Members of the public are typically the first to arrive at the scene of a crisis, and their initial assessment is crucial in managing the response of emergency services. Traditionally this involves a labour intensive process of information from 999 calls being added to the police system and reported to the relevant department while the caller is instructed on what to do next.
Advanced data analytics could provide a more efficient alternative. Their potential was recently put to the test by West Yorkshire Police, who teamed up with Sheffield Hallam University and SAS to develop a mobile app that harnesses communication with the public to manage crisis responses. The research was part of a European Commission grant-funded project dubbed ATHENA.
"We thought it was right for a law enforcement agency and potential end user to be driving it forward to make sure it had a real end-user focus all the way through and that's how we became involved," says Jessica Gibson, the project manager of West Yorkshire for Innovation at West Yorkshire Police.
"Throughout the project we've helped organise and gather feedback from potential end users on what would be the user requirements for any kind of system like this in an operational environment."
The consortium developed a prototype app and command and control platform that analyses on-the-scene insights to coordinate responses. Users of the ATHENA app can send text, audio, images, and video and request help at the touch of a button. It also creates a backup mesh network across app users if a phone signal goes down that can bounce messages between them until it finds an available network.
The three-year project drew to a close in September with a final trial of the solution at the West Yorkshire Police Training and Development Centre in Wakefield.
Volunteers used the app and social media to report relevant information to the police in a live simulation centred on five different scenarios involving around 100 different people. An ordinary day in the town environment was set up, albeit with some shady characters driving a van around the area and collecting suspicious packages from a bin while they went.
Protesters clashed in a public order incident and there was violence on a bus which left a police officer injured. A terrorist attack took place involving a chemical weapon, a firearms incident occurred and a vulnerable person was reported missing.
Information from the app and social media was fed into the command centre dashboard throughout the exercise and assessed to identify the dangers and coordinate a response.
A silver commander ran the control room while communication team members monitored the interactions from social media and app users on separate screens featuring map views of the area and a column displaying messages.
Direct messages could be sent to the source of any information, and additional social media reports was incorporated using a specific hashtag to avoid any legal and ethical issues around mining private data.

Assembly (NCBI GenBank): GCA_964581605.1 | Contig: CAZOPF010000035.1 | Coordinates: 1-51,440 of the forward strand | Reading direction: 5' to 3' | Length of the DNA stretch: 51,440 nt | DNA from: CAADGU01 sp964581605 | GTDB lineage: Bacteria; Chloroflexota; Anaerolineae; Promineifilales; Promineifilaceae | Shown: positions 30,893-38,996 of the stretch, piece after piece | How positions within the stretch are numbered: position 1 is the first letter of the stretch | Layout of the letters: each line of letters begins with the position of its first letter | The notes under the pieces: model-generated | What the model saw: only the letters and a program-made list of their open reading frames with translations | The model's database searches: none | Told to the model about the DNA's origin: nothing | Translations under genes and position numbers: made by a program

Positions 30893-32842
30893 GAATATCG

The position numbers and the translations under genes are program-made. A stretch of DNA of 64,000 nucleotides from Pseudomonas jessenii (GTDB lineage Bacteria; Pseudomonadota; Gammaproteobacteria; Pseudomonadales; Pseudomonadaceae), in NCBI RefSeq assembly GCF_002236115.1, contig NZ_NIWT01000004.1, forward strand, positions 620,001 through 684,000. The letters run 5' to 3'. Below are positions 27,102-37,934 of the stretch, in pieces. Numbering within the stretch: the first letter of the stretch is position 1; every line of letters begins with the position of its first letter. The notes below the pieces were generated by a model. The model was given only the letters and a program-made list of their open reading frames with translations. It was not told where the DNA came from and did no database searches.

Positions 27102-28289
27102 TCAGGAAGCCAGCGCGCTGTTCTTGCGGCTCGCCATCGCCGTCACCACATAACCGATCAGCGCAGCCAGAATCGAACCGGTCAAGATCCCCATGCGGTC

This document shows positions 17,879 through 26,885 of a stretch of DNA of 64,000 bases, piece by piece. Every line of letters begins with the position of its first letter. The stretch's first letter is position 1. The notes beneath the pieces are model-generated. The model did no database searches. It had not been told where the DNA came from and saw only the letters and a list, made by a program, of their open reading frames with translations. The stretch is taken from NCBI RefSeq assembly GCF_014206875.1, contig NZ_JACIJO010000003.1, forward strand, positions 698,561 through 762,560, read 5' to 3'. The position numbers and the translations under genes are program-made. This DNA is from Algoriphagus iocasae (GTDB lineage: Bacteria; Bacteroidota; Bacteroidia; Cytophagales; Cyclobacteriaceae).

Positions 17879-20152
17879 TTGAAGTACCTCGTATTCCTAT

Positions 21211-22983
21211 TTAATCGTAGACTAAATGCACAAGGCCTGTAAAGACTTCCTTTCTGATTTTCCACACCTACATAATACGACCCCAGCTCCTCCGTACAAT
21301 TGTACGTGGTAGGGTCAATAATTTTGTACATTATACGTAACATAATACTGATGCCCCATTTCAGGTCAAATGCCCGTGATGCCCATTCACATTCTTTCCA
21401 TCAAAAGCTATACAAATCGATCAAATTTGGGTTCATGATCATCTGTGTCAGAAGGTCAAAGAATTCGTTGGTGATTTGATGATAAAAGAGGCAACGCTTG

Clicking on a pin on the map could identify location-specific information, and danger or safety zones could be drawn around a designated area.
Users of the app received varying information depending on their access level, and the ATHENA Logic Cloud was used to analyse data and predict the locations of specific people on a heat map.
"It was a great success," says Gibson. "People were submitting so much good quality intelligence that the scenarios ended up running a lot more quickly than we designed them to, because the commander was able to make those decisions so much more quickly than he normally would be able to if he was just relying on calls coming in and that information being relayed."
Any member of the public can download and use the app, but the receipt of false information remains an unavoidable threat that only human scrutiny is currently capable of managing.
"That's true of any method communication," says Gibson. "You have got to rely on the professionalism of our staff to spot what might look like an outlier message, something that doesn’t match up."
The system can add credibility levels to messages by analysing keywords, but it only learns within the cycle of a specified time-frame because the rules applied to one incident could be a danger in another.
The technical aspects of the software had already been successful evaluated, and feedback questionnaires issued both immediately following the exercise and then again one week later showed the users were also impressed.
Further funding and refinement will be required to make the product market-ready, but Gibson is confident it could benefit other blue light services, and even civic organisations such as local councils and mountain rescue units.
"We have areas in West Yorkshire that are high risk flood areas and it happens year in year out," she says.
"We could use this as a way of notifying people, letting them know which roads are closed, which is the safe way to go, which schools are going to be closed, that kind of thing.
"It started out at proposal stage as quite a high level terrorism-focused idea. The more the project developed, it became obvious that rather than just for the worst kind of crises, it would be usable and useful in low-level crises as well and in all kinds of situations."
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